relaunched to include the ability to manage press releases, bios, and

other documents. It also includes a campaign management tool, and an

analyzing function so that agencies can manage many of their activities

in one place.



Vocus includes a database of 300,000 US journalists and 150,000

international journalists for agencies to access. Both LexisNexis and

Dow Jones feed into its software. "We give agencies the information to

target the journalists who are best able to represent their products,"

says Kay Bransford, VP of marketing for Vocus. "But we encourage people

to forge relationships with clients, because blindly pitching is a bad

way to reach journalists. Our product is not a direct marketing

tool."



Vocus starts at $5,500 a year, which includes training and

customized software. It also offers an online newsroom service, which

monitors TV channels for mention of a company's name, and gets

information through a closed-caption function.



Both MediaMap and Vocus say the hardest part is making sure they provide

the most up-to-date information on journalists and publications. "The

biggest complaint about research tools is keeping information about the

journalist up to date," says Granat. "What motivates us is making sure

that we have the most accurate information to provide our

customers."



Biz360 started a new service two years ago, with the goal of helping

corporate communications teams improve their media efforts. The San

Mateo, CA-based operation pitches directly to Fortune 1,000 companies,

and while it provides basic research tools, it focuses more on the

analytics of campaigns. It does this by analyzing magazines and grabbing

all articles about your product - and your competitors' - and then

checking if the stories are positive or negative.



Users can find information about their competitors and track the amount

of attention they're receiving in the media, helping pinpoint missed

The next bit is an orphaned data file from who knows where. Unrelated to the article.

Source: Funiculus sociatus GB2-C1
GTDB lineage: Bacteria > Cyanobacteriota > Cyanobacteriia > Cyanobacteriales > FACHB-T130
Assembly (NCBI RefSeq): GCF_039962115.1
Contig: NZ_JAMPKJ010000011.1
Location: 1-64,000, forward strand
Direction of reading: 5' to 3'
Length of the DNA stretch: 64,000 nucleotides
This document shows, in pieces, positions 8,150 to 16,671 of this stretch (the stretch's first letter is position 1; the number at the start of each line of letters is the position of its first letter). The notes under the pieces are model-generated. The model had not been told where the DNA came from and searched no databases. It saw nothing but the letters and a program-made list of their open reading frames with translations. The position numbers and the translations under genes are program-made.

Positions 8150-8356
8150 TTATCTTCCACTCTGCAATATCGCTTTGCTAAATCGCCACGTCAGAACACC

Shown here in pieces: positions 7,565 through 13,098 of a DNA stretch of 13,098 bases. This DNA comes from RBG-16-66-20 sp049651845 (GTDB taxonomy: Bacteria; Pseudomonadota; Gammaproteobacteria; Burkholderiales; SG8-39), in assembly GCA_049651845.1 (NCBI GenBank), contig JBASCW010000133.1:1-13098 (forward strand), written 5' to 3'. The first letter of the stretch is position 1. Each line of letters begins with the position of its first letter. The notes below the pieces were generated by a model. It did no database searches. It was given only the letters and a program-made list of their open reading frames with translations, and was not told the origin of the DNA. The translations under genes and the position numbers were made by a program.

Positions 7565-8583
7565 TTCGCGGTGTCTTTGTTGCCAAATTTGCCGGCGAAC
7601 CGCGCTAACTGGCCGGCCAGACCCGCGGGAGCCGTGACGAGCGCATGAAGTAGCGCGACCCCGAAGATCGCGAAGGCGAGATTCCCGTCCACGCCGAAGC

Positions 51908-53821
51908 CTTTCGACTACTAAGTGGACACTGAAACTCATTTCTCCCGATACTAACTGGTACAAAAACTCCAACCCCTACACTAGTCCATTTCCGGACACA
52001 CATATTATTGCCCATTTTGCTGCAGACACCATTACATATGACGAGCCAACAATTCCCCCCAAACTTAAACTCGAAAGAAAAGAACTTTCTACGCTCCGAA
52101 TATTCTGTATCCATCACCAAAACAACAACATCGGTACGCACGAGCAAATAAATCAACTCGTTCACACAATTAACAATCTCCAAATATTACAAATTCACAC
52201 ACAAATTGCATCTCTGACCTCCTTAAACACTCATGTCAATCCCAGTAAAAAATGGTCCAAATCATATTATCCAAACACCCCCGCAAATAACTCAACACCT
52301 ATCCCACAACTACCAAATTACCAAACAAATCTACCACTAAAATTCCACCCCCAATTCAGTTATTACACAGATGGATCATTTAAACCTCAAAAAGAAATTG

opportunities where stories mention only your competitors. Biz360 also

includes a basic clipping media service, with information about who

writes for what magazine, where the journalist is located, and every

company and person that the journalist has written about. The company

says this is the kind of information that provides a good relationship

with an author. Agencies can target a list of over 8,000 publications.

"PR firms can really drill and find out why this interested the

journalist," says Keith Goldberg, VP of marketing for Biz360.com.



But remember, all the tools in the world cannot replace good

contacts.



"Technology is great," says Bransford. "But if you pitch to 10

journalists you have a relationship with, then you are going to be more

successful."



TECHNIQUE TIPS

1. Do learn from your interactions using the journalist research tools

2. Do be careful of the power of these services. You can make a lot of

enemies by misusing the information available to you

3. Do use every bit of information to help you refine pitches

1. Don't blindly send press releases to the wrong contacts

2. Don't be intimidated by the number of services that are provided by

these applications

3. Don't fool yourself into thinking that these tools can replace the

importance of making good contacts